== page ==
Old Car Festival is like a huge family union

DEARBORN, Mich. — The Old Car Festival at Greenfield Village/The Henry Ford is like a huge family reunion.

As early car makers combined forces over the years, there were multiple marriages with offspring; there were both expected and untimely deaths. There were well-kept family members with gleaming brass, award ribbons and good posture, and there were those relatives well-worn by rust and mildew and neglect.

Many of them, representing vehicles from the earliest years to the mid-1930s, were here Sept. 7-8 to be enjoyed by their owners as well as the thousands of visitors who poured into the charming history-rich village following a Friday night of rain.

Some owners might be chagrinned to show an aging, unrestored car like a 1930 Ford Model A at a gathering of any kind, let alone the often-glittering Old Car Festival to which one must be invited.

The owner of one such rust-coated Model A, Keith Allen of Macomb, Mich., left his to the care of his friend and spokesman Wes Pease of Roseville on Saturday evening while he went on an errand. Pease said the car, with a largely stripped interior and black-and-white cotton blanket covering the original velvet upholstery, is in running condition.

“It had been in a barn for 40 years,” Pease said. “The tires were totally rotted out. Keith worked to get it going once again.”

An announcer for the weekend pass-in-review commented at least once on come-as-you-are cars, saying from the grandstand, “We love to see unrestored cars.”

Wayne Coffman of Tiffin, Ohio was parked near the official parade area. Coffman chose the Old Car Festival to show his 1912 Abbott for the first time. Coffman has owned the car for 34 years and said it is the only Abbott Speedster he knows of. It is powered, he said, by a Continental 350-inch four.

Coffman fabricated missing parts for the car including the running boards and fenders, often using available rather than authentic materials. He bought the car – chassis and pieces – in Hershey, Pa. Its beautiful wooden spoke wheels are original, he said.

Abbott-Detroit built cars in the motor city between 1909 and 1916. The company continued 1917-1918 in Cleveland before entering bankruptcy.

Most of the cars and trucks parked throughout Greenfield Village were in good to excellent condition. Larry Gardon of Quincy, Mich. said he has owned his award-winning Detroit News Joyrides award at an Orphan Show in Ypsilanti 1931 Studebaker President for 18 years. Never restored but obviously well cared for, the luxurious sedan with its silk window shades and interior flower vases was re-painted 10 years ago, Gardon said.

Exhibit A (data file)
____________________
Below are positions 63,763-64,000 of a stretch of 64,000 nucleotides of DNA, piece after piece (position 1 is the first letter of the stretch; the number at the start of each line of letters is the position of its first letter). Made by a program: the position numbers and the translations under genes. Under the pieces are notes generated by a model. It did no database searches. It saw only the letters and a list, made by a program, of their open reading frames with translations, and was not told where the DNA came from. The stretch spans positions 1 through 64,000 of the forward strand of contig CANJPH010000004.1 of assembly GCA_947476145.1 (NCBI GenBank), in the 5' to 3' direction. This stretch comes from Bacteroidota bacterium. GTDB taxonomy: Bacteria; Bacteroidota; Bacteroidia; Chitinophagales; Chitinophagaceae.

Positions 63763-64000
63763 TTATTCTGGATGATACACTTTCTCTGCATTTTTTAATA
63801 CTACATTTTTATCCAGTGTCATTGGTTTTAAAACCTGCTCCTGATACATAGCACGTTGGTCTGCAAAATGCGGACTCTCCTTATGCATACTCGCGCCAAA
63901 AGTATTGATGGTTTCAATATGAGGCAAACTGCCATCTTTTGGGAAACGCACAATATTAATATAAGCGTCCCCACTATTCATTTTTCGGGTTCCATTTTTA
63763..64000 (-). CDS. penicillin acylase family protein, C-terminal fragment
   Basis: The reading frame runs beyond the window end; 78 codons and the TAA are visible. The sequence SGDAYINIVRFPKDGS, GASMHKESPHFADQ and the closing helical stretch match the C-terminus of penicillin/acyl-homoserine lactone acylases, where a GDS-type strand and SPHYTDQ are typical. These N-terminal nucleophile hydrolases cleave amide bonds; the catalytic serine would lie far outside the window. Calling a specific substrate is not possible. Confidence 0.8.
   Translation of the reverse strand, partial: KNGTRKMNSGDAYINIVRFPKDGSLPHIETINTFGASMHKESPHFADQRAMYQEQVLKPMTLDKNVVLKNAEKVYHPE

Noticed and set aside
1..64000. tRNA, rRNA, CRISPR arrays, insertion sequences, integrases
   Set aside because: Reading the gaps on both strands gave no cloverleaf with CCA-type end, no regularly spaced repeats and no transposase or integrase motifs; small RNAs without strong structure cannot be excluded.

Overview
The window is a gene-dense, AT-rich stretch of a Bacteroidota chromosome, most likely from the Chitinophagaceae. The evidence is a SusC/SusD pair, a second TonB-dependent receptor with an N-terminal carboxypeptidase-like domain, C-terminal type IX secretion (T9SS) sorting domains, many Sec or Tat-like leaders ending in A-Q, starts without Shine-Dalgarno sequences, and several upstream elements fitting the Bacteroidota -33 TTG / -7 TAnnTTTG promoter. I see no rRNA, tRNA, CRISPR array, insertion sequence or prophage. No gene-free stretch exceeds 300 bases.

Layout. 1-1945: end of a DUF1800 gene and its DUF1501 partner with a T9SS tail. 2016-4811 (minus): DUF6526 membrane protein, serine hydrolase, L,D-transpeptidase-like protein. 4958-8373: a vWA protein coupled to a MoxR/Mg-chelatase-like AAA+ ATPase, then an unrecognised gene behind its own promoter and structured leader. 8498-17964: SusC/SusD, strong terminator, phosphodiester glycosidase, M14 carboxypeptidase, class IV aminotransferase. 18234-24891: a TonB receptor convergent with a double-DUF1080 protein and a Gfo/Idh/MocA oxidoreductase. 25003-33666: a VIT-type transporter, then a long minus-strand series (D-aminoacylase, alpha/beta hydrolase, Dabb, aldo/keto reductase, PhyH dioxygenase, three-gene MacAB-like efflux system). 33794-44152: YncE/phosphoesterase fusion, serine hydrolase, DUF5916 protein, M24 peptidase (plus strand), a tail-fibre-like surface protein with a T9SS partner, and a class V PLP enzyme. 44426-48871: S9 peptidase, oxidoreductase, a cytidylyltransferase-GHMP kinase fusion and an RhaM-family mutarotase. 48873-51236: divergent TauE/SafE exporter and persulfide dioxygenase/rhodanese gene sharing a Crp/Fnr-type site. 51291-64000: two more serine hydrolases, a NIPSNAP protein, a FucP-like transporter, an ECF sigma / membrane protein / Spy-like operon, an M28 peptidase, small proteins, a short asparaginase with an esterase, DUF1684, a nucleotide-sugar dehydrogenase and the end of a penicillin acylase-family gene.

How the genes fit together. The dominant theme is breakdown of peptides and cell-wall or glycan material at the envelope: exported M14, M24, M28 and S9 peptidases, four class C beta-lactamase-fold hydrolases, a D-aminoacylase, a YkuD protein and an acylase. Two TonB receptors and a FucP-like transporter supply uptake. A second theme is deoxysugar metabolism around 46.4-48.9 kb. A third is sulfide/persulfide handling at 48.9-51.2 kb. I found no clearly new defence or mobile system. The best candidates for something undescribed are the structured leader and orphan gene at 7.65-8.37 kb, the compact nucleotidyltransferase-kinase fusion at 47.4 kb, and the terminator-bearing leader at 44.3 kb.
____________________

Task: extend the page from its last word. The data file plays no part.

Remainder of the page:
The car’s first owner was in Cleveland, he said. Gardon bought it from a seller in the Boston, Mass. area.

The Studebaker President has a radio, beautiful ashtrays of wood lined with metal and its original headliner. The Limousine Blue sedan is powered by a 122-horsepower straight eight.

Dave Masek of North Royalton, Ohio was doing a final polishing of his 1918 Reo T in preparation for judging at the Old Car Festival. Masek said he made many parts for the Reo in his machine shop. the re-upholstery, done elsewhere, took two years to complete, Masek said.

Reo built their own engines, he said. His T model would likely have been mid-range in price.

Sitting behind his 1926 Wills Sainte Claire, Terry Ernest of Port Huron, Mich. said Wills Sainte Claire built its cars in nearby Marysville (Mich.) between 1921 and 1926. The company’s engines included an overhead-cam V-8 and a six including the one in his 1926. The cars were expensive, he said. The company did contract with body makers. Ernest’s roadster with rumble seat features a Gotfredson body.

Wills Sainte Claires can still be seen at a museum by the same name in Marysville, Mich.